With India’s urban population all set to touch 600 million in the next 15 years, it is imperative that our cities develop the necessary infrastructure for their residents. A critical component of urban infrastructure is its sewage system.
However, more than 70% of urban India’s sewage goes untreated, and our cities dump nearly 40 billion litres of untreated sewage into water bodies every year. The discharge of untreated sewage, especially into our water bodies, has a nasty effect on our health and environment.
What is particularly of great concern is that most of our cities are not bound by a complete sewage network. Even cities that have a partial sewage network do not have the requisite treatment plants, which defeats the very purpose of having a sewage system.
Policy advocates have argued that this is because massive centralised treatment plants require high capital investment to build pipelines, pumping stations and treatment plants.
Besides the cost of constructing and operating them, these sewage networks require extensive digging and can take anywhere between 3-10 years to implement. Most existing sewage treatment plants do not function at optimum levels and fail to meet basic environmental standards for treating wastewater discharge.
Making matters worse is that when cities expand, it is difficult to expand the reach of a massive centralised system especially in peri-urban areas which often receive patchy service. There are also questions of constructing pipelines amidst land ownership and topographical concerns. Finally, there is the issue of regular power supply, required by these centralised systems.
Recent developments in Devanahalli, a town 40 km from Bengaluru, offers us hope that our urban centres can effectively address issues concerning sewage treatment. What the town witnessed was a collaborative effort by the local Town Municipal Corporation (TMC), the Consortium for DEWATS Dissemination (CDD) Society (a Bengaluru-based non-profit working on effective management of wastewater and faecal sludge), the Bill and Melinda Gates Foundation and tech giants Oracle India.
In November 2015, in partnership with TMC and the Bill and Melinda Gates Foundation, CDD Society commissioned India’s first city-wide and dedicated faecal sludge treatment plant (FSTP) at Devanahalli. This FSTP has helped the town of just 30,000 people to move towards an open defection free environment.
At this moment, Devanahalli is an ODF+ town with all residents having access to a toilet, besides possessing the facility to regularly and safely collect, transport and treat all faecal matter. A large part of this effort is thanks to the tech giant Oracle India.
“Before setting up the FSTP at Devanahalli, we set up a pilot at our office campus. Faecal sludge characteristics vary greatly based on weather, containment system, desludging, frequency etc. So, at this pilot plant, we tested the technology before setting it up townscale at Devanahalli,” said a spokesperson for CDD Society, speaking to The Better India.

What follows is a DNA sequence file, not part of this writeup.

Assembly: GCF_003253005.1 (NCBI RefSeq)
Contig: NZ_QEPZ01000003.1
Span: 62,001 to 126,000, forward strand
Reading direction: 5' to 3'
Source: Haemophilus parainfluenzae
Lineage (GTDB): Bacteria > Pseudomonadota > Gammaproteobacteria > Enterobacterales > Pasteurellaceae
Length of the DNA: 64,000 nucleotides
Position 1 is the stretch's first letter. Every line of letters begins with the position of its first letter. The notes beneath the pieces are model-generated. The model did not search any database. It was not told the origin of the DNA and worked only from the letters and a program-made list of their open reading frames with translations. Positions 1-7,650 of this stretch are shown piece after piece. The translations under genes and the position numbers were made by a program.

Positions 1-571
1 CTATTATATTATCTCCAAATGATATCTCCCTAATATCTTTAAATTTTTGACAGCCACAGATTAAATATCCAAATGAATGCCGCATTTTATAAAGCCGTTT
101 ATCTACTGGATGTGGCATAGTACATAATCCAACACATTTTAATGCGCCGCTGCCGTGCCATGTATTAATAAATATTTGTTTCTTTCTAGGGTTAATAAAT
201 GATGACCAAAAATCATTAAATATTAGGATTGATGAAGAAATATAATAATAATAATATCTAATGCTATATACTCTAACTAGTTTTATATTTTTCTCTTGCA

The technology was designed based on inputs from engineers at CDD and its partner, the Bremen Overseas Research and Development Agency (BORDA).
For the past 15 years, engineers from both organisations have gained vast experience working on the treatment of wastewater, primarily through Decentralised Waste Water Treatment Systems (DEWATS).
How does this FSTP work?
“Faecal sludge is collected in desludging vehicles (aka honeysuckers). These desludging vehicles bring the faecal sludge to the treatment plant. The solid stream goes into anaerobic digestion and biogas is produced. It is then further treated and stabilised in anaerobic reactors.
Finally, it is dried in a drying bed and ready for co-composting, where it is mixed with organic municipal waste and co-composted into useful soil manure or compost for farmers. This cycle balances the nutrient requirements of the soil that’s depleted through agriculture and overuse,” says Sasanka Velidandla, CEO of CDD Society.
The entire plant runs on gravity. It doesn’t use any electricity for its operations. Not only has it proven to be effective and cheap, but it also does not leave behind a significant carbon footprint. Moreover, it’s close to the source of faecal sludge.
Watch the video below to understand how the entire process works:
There are seven critical stages that this project has undergone.
1) It first conducted a study of the sanitation system in the town, i.e., how much faecal sludge did Devanahalli generate? Without any definitive answers, CDD Society and the TMC first conducted a survey.
Questions like the number of toilets, pits and septic tanks, whom to call for the desludging process and how often, were answered.
Over 15% of households in Devanahalli lack toilets; nearly two-thirds of households without toilets (600-700) engage in open defecation; for households without toilets, the main reason for not constructing one is lack of funds, with lack of space another obstacle; and approximately 7% of households (400-500) have toilets connected to an open drain (insanitary latrines).
After surveying the town, the team learnt three key things—households desludge after long intervals which makes the entire process a lot harder, while private desludging operators travel long distances before emptying their tanker/truck. However, the biggest issue here is the lack of a proper sewage disposal point. These private operators were found dumping untreated faecal sludge into water bodies and empty farmlands.
2) In consonance with Step 1, what CDD Society did was to work closely with the TMC. In fact, when CDD Society first shortlisted four towns for their FSTP project, it was officials from Devanahalli that showed great enthusiasm for the proposal in 2014.
“CDD Society came to Devanahalli and spoke to corporators from 23 wards about the plant. When we went into town to speak to people about the plant, they initially protested that it would be dirty. That is when CDD Society and corporators went door to door convincing the people of its benefits and ensuring that we had the necessary support to get the FSM resolutions passed,” says Narasimha Murthy, TMC President.
Besides workshops for these corporators on CDD Society’s FSM model, private desludging operators also underwent training about the use of septic tanks.